"You are sickened by the weakness
Of a heart that's filled with fear
And if the world won't understand you
You can make it disappear
'Cause there's a dark secret
Carry with you
Carry with you"
"How Soon Is Now?" is a 1984 song written by Morrissey and Johnny Marr and first released by their band The Smiths. Co-writer Johnny Marr described it as "possibly our most enduring record. It's most people's favourite, I think." Despite its prominent place in The Smiths' repertoire, however, it is not generally considered to be representative of the band's style.
The song contains only one verse which is repeated twice, plus a chorus and a bridge. The subject is an individual who cannot find a way to break out of his shyness. Two couplets from the song are well known in pop culture, the opening to the verse: "I am the son, and the heir, of a shyness that is criminally vulgar / I am the son and heir, of nothing in particular", and the chorus: "I am human and I need to be loved / Just like everybody else does". The opening was adapted from a line in George Eliot's Middlemarch: "To be born the son of a Middlemarch manufacturer, and inevitable heir to nothing in particular".
"How Soon Is Now?" has been covered by various artists. The song was covered by Psychedelic Furs spin-off band Love Spit Love. Their version was used on the soundtrack to the film The Craft, about a group of teen witches. It was later used as the tune to the witchcraft-themed television show Charmed, and has since become associated with the series.
Russian pop duo t.A.T.u.'s cover of the song is featured on the album 200 km/h in the Wrong Lane (2002); Johnny Marr found their version "just silly", but Morrissey considered it magnificent. t.A.T.u.'s version of "How Soon Is Now" is the opening track on the album Tribute to The Smiths, a compilation of Smiths covers.
The Craft is a 1996 horror film directed by Andrew Fleming. The original music score was composed by Graeme Revell. The film's tagline is: "Welcome to the witching hour." In Argentina the movie was called Jóvenes Brujas.
Sarah Bailey, played by actress Robin Tunney, has just moved from San Francisco to L.A. with her father and step-mother. She enrolls at the local high school, but struggles to fit in as the "new kid." A group of three girls who dabble in witchcraft believe that someone will arrive to be their "fourth", complete their circle and make a full coven. Sarah then becomes the fourth witch.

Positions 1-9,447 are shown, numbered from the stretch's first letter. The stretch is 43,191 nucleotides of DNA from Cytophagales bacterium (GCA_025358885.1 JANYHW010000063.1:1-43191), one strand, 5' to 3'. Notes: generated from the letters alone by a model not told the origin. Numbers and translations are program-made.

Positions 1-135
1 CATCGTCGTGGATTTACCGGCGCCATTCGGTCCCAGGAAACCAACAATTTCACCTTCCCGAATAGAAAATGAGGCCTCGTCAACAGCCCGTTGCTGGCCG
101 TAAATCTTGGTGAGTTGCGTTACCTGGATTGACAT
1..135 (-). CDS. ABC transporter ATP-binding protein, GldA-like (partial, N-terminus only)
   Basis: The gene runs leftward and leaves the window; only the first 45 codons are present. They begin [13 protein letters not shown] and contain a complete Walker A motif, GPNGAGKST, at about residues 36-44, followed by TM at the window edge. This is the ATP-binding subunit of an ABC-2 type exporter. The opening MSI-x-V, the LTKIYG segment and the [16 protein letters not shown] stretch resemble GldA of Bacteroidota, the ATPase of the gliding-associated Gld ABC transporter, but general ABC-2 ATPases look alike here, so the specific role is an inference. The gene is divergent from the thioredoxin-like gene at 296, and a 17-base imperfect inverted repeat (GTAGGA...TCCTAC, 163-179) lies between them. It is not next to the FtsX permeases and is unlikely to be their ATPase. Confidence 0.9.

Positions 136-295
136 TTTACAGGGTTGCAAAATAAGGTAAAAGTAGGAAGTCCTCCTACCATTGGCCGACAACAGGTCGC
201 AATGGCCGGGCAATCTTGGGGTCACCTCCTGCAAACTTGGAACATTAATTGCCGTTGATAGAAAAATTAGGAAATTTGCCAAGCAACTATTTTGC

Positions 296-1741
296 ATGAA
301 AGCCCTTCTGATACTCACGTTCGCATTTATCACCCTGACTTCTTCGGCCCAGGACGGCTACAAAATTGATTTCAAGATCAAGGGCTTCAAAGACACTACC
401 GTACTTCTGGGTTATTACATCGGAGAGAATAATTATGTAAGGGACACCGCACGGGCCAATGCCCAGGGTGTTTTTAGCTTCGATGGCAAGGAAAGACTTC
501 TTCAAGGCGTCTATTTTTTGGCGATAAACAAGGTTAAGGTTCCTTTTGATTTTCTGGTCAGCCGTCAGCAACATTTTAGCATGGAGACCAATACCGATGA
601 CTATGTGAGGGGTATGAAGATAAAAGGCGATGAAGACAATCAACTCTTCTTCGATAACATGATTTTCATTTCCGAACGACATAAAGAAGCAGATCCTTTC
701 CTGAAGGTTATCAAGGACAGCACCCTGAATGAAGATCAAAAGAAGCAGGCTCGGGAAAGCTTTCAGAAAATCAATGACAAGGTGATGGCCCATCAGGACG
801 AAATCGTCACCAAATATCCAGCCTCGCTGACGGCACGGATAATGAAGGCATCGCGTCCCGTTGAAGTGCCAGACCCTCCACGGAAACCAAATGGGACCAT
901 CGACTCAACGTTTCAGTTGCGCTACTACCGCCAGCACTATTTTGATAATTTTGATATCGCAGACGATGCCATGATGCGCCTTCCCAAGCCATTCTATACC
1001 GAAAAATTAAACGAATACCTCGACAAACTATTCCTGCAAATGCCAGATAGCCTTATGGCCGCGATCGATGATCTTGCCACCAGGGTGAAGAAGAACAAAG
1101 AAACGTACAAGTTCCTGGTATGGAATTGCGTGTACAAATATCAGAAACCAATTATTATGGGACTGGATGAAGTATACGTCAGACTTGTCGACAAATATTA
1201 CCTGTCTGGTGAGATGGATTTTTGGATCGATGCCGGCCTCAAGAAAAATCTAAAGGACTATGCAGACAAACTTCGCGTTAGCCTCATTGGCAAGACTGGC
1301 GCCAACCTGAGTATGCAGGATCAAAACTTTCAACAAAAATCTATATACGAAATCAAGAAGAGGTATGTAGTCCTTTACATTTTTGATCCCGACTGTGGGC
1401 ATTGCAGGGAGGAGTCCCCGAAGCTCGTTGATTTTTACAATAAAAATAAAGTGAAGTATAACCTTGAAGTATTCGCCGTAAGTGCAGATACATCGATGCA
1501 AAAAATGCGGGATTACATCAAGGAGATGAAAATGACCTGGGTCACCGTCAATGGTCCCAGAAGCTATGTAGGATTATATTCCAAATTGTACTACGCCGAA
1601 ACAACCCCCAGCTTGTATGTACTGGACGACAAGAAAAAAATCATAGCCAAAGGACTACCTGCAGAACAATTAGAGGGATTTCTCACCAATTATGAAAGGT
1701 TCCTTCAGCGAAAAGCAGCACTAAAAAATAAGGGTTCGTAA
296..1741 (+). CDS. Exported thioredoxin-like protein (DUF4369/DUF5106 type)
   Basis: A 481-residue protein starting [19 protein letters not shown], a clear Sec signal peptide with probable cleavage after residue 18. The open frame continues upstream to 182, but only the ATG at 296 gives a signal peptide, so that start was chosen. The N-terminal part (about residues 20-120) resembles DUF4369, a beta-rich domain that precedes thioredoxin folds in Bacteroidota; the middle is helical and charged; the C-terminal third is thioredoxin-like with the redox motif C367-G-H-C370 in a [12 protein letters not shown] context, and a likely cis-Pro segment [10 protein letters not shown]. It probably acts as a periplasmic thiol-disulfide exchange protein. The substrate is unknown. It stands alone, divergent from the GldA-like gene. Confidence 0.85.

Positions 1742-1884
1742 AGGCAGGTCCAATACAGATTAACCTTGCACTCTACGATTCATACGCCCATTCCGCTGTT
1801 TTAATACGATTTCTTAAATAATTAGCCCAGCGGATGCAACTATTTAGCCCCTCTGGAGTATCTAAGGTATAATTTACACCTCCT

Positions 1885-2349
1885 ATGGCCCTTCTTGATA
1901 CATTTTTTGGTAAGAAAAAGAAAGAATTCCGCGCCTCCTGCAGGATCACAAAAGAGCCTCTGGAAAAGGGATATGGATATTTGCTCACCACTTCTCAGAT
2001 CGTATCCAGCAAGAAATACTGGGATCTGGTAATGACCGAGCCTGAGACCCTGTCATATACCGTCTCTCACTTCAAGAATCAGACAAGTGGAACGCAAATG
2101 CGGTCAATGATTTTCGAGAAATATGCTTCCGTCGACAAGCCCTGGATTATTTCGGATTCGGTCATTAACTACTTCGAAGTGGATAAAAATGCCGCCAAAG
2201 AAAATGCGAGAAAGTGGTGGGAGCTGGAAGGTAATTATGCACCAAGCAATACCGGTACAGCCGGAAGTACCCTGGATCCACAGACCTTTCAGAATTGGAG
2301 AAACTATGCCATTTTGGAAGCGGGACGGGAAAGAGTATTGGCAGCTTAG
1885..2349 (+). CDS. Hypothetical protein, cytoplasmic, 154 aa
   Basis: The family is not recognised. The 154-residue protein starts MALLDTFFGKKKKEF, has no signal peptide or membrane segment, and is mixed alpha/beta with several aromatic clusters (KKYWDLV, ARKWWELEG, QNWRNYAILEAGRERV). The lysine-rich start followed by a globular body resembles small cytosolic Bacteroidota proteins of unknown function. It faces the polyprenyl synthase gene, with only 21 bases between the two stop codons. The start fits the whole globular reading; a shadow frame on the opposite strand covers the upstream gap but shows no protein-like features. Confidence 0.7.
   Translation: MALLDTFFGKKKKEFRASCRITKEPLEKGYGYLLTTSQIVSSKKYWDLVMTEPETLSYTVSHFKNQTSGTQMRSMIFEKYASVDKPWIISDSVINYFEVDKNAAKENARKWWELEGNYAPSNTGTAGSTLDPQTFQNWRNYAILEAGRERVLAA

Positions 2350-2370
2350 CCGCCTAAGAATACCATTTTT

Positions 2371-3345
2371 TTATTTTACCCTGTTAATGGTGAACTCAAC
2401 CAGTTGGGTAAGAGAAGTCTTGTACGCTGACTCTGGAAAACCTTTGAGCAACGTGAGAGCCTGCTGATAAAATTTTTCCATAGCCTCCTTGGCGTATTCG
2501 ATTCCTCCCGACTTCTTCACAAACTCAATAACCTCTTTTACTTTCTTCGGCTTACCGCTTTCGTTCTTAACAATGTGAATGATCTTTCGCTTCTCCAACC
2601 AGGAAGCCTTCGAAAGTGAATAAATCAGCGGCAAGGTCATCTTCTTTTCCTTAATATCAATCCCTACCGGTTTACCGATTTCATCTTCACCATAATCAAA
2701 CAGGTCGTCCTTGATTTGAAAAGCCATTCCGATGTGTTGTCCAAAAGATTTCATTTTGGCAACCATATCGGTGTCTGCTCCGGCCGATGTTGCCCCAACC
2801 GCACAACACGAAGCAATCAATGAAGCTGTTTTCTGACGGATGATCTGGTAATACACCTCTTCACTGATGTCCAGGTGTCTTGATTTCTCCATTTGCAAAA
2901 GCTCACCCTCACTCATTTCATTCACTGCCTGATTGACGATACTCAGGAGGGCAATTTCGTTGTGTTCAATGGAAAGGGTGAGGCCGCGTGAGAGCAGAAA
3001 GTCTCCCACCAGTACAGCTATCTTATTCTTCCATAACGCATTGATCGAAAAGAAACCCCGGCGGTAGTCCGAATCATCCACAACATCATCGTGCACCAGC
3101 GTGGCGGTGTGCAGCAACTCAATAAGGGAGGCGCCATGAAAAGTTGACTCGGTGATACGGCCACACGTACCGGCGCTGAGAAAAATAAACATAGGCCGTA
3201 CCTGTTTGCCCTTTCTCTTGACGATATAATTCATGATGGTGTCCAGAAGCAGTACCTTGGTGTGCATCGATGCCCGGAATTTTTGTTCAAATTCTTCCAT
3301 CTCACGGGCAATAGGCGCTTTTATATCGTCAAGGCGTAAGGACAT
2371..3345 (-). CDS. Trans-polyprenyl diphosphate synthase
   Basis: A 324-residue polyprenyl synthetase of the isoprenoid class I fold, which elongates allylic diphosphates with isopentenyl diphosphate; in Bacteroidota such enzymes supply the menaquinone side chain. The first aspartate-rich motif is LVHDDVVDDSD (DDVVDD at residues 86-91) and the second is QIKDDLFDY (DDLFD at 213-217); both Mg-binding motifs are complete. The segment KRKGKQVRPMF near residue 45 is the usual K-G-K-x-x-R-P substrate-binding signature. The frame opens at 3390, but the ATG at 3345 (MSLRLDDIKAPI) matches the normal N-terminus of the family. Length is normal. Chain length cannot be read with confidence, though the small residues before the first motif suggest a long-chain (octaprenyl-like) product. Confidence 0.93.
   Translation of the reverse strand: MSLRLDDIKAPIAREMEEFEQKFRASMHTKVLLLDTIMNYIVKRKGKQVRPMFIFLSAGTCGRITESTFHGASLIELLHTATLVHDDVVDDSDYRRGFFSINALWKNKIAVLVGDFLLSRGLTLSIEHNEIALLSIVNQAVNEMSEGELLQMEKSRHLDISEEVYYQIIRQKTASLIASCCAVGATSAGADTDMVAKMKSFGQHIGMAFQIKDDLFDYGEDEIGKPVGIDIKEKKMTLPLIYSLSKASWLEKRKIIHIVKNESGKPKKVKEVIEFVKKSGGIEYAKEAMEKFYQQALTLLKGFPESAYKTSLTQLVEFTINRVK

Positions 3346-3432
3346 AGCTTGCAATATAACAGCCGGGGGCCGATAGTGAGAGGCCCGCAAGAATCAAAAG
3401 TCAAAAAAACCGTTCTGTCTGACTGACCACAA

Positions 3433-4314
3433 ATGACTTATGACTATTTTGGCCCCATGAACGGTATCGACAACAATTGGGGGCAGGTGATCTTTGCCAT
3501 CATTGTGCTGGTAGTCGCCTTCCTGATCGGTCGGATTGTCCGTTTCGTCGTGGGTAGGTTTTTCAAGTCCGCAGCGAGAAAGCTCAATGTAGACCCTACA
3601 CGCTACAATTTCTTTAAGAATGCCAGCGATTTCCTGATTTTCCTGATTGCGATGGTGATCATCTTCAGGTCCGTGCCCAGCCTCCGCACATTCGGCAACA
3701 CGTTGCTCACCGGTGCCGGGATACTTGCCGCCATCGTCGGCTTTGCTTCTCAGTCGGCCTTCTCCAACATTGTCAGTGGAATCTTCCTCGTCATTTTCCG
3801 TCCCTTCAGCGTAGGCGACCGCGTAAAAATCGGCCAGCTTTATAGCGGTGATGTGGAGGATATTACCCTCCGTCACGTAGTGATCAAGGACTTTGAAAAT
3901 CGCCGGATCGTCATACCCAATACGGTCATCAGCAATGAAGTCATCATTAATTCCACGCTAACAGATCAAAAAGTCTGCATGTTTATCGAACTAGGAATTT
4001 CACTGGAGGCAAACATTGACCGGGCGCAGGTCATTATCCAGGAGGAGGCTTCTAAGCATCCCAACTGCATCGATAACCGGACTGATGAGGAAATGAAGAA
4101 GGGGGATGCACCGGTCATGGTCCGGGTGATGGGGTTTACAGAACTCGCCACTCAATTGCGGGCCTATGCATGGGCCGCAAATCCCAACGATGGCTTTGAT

However, as time passes by, Sarah soon finds that her best friends can become her worst enemies. She later discovers that her late mother was a powerful witch, and unlike the other girls, she has the inherent gift of witchcraft herself.
The Craft's Impact on Popular Culture
The film employed special effects, presenting "gothic fashion" and pagan behaviour to the MTV Generation in an attractive package. Through this exposure, many teenage viewers gained an interest in witchcraft/paganism, and especially Wicca. Though some of the interest waned, the movie helped lesser known religions come into the spotlight for a time.
The game is widely popular among teenagers and it is called The Glass Game (el juego de la copa). Two or more people sit around a glass surrounded by papers with letters and numbers. The glass is placed upside down and the participants of the game place their index fingers on the base of the glass to conjure up spirits. At first nothing happens but then, due to the psychic ability of the players, the glass begins to move letter by letter anwering the questions that have been asked. Teenagers play this game at night and especially when they go camping. The game, however, is far from being innocent: severe psychological harm (as well as symptons of demonic possession) have been reported as a result of it.